The Jhanjhari Masjid, on the north bank of the Gomti river, was built by Ibrahim in the Sipah locality of Jaunpur township. It was a residence of Ibrahim himself, as well as a place for saints, scholars (pandits) and the army (who kept animals such as elephants, camels, horses and mules). After human destruction and flood damage, only the facade remains. This consists of an arch, 35 feet (11 m) high and 32 feet (9.8 m) wide. Some of the stones from this masjid were used in the construction of the Shahi bridge.
Masjid Jama ash Sharq (Jama Masjid)Edit
The Jama Masjid is another of the Sharqi dynasty period, started by Ibrahim Shah Sharqi and after a number of construction phases, completed by Hussain Shah. It is located on the Shahganj road near the Purani bazaar in Jaunpur City. The size of the masjid interior is 219 feet (67 m) x 217 feet (66 m). 27 steps climb to the top. There are four gates, one at each cardinal point. The eastern gateway was destroyed by Sikander Lodhi. The masjid is decorated with Egyptian style engravings and lotus, sunflower and rose motifs.
Lal Darwaza MasjidEdit
This Masjid was built in 1447 (as per inscription of this masjid) at Begumganj, 1 mile (1.6 km) north of Jaunpur, during the reign of Sultan Mahmud Sharqi, by Queen Bibi Rajyi, dedicated to Maulana Sayyid Ali Dawood Kutubbudin, a celebrated saint (Maulana) of Jaunpur, whose descendants still live in the mohalla bazaar bhua Pandariba Jaunpur and mohalla Namaz Gah laldarwaza. The masjid occupies 212 square feet (19.7 m2) x 188 square feet (17.5 m2) and has three entrances and a courtyard. It is also known as the "Red Portal Masjid".
The Shahi Pul is a bridge over the Gomti river at Jaunpur township. It was built by Khankhana in 1564 for Akbar. The bridge is 26 feet (7.9 m) wide. At each end were pillboxes to house stalls. On a square platform in the middle of the bridge, there is a large sculpture of a lion with an elephant underneath its forepaws. The statue originated in a Buddhist monastery. There is an associated mosque at Idgah on the Allahabad road.
In 1162, Firoz Shah III built the Shahi Qila (the imperial fort). The Kerar Kot fort once stood on the same site in Jaunpur township on the north bank of the Gomti river. It contained a mosque and a spacious and stylish set of baths (hammam) installed by Ibrahim, Firoz's brother. The layout of the fort is an irregular quadrangle enclosed in stone walls. The walls surround raised earthworks. Most of the remains of the original structures are buried or in ruin.
The main gates face east. The largest inner gate is 14 metres (46 ft) in height. Its external surface is set with ashlar stone. A further, outer, gate was installed during the reign of the Mughal king, Akbar, under the patronage of the governor of Jaunpur, Min'im Khan in the 16th century. It is designed in the shape of a flanking bastion. The spandrels or spaces between the arches of the outer gate were decorated with blue and yellow tiles. Ornamental niches are built into the walls of the outer gate. The two story residential and administrative building or "palace" was built in a square layout. An interior pillared verandah or aiwan overlooked the ground floor from the first.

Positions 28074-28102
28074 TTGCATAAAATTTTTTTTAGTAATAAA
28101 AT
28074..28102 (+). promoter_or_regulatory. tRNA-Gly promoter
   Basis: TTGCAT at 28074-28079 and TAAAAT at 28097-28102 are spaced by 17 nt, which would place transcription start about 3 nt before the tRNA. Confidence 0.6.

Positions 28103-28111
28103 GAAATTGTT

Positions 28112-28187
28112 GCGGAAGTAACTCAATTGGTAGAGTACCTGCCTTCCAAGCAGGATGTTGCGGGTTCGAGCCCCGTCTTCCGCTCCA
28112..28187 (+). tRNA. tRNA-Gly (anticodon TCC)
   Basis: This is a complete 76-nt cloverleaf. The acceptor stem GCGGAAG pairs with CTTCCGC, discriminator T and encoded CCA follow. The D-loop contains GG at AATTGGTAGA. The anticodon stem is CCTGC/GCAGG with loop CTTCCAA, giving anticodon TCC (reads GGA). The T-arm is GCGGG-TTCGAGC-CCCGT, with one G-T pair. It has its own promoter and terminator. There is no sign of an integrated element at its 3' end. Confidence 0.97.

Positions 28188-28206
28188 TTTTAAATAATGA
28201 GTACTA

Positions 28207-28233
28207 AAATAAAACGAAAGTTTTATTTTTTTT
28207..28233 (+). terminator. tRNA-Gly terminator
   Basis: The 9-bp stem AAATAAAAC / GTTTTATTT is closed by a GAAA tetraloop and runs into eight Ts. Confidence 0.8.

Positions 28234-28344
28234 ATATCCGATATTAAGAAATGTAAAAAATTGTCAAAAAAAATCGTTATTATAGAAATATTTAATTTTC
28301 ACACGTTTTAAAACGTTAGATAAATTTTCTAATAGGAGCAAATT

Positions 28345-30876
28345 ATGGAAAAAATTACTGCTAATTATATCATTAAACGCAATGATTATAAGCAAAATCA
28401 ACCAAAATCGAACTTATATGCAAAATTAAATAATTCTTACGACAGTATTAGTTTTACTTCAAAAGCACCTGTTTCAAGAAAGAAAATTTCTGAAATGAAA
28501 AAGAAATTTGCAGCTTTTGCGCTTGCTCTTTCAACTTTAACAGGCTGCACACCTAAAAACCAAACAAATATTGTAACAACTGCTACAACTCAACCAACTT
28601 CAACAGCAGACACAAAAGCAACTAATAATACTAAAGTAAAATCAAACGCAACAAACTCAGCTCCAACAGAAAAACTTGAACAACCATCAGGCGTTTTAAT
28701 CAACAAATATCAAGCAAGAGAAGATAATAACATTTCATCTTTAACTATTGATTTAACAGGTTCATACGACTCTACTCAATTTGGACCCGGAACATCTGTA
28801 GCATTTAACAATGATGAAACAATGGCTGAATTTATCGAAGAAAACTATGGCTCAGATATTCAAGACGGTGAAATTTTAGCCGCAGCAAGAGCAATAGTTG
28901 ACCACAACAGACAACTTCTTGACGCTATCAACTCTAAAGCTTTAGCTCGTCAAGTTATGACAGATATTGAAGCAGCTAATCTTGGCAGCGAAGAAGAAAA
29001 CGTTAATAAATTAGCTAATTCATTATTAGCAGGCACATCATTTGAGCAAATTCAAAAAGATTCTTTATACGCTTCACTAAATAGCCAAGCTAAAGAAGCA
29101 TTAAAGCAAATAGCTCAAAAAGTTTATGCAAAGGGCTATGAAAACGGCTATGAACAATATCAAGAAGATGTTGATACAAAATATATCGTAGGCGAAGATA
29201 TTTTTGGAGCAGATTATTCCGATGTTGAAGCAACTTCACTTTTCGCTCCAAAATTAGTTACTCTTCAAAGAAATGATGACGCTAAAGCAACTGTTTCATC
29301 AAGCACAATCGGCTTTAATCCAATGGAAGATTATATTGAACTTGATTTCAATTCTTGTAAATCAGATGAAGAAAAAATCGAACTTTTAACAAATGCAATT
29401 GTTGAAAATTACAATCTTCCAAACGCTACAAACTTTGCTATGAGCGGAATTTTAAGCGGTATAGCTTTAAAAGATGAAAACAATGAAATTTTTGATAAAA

The mosque or masjid is likely the oldest building in Jaunpur township. It was a simple arcade of about 39.40 metres (129.3 ft) x 6.65 metres (21.8 ft). It was supported by pillars in the Bengali style. There are three low central domes and no minars. (There are two nearby stone pillars instead).
- Ashok Bhushan - Judge at the Supreme Court of India and was 31st Chief Justice of Kerala High Court
- Ravi Kishan - Bollywood actor
- Mohammad Akram Nadwi - Dean faculty of Islamic studies Oxford University London
- Acharya Ramamurti - Indian social activist (gandhian) and educationist
- Indu Prakash Singh - Philosopher, economist, politician and former diplomat with the Indian Foreign Service
- Lalji Singh - Scientist who worked in the field of DNA fingerprinting technology
- Jagmohan Yadav - Former IPS police officer and former Director General of Uttar Pradesh Police
- Parasnath Yadava - Former MP and former Cabinet minister of Uttar Pradesh Government
- National Informatics Centre "Jaunpur official website." Government of India. Accessed 3 December 2013.
- "Agricultural contingency plan for Jaunpur." Government of India. November 2013. Accessed 3 December 2013.
- Ministry of Micro, Small and Medium enterprises "A brief industrial profile of Jaunpur district." Government of India. Date not stated. Accessed 3 December 2013.
- Prasad G. "Progress in Nanotechnology." Discovery Publishing House. 2008. Vol 2. pp 68-71. Accessed at Google Books 4 December 2013.
- Decadal Variation In Population Since 1901
- District Census
- "Varanasi city guide" Eicher Goodearth Limited, 2002 ISBN 8187780045, 9788187780045 p 182. Accessed at Google Books, 6 December 2013.
- Ram R. "Agricultural development: command area approach." Abhinav publications 1993. p88. Accessed at Google Books 4 December 2013.
- Sharma S. "India - a travel guide." Diamond Pocket Books (P) Ltd., 2008. ISBN 8128400673, 9788128400674. p248. Accessed at Google Books 6 December 2013.
- "Agro Parks, Lucknow and Varanasi | NRI Department, Government of Uttar Pradesh". upnri.com. Retrieved 9 June 2019.
- Krishna Chaitanya (1987). Arts of India. Abhinav Publications. ISBN 978-81-7017-209-3.
- "Atala Masjid" Jaunpur City website. Accessed 5 May 2012
- "Jaunpur Fort," Archaeological Survey of India website. Accessed 7 December 2013.
- Yasin M. and Yasin M. (Ed.)"Reading in Indian History." Atlantic Publishers & Distributors, 1988. p66. Accessed at Google Books 6 December 2013.
- Asher C. B. "Architecture of Mughal India, Part 1, Volume 4. From "The New Cambridge History of India." Cambridge University Press, 1992 ISBN 0521267285, 9780521267281. p88 Accessed at Google Books 6 December 2013. Akriti Shukla(Gupta ji).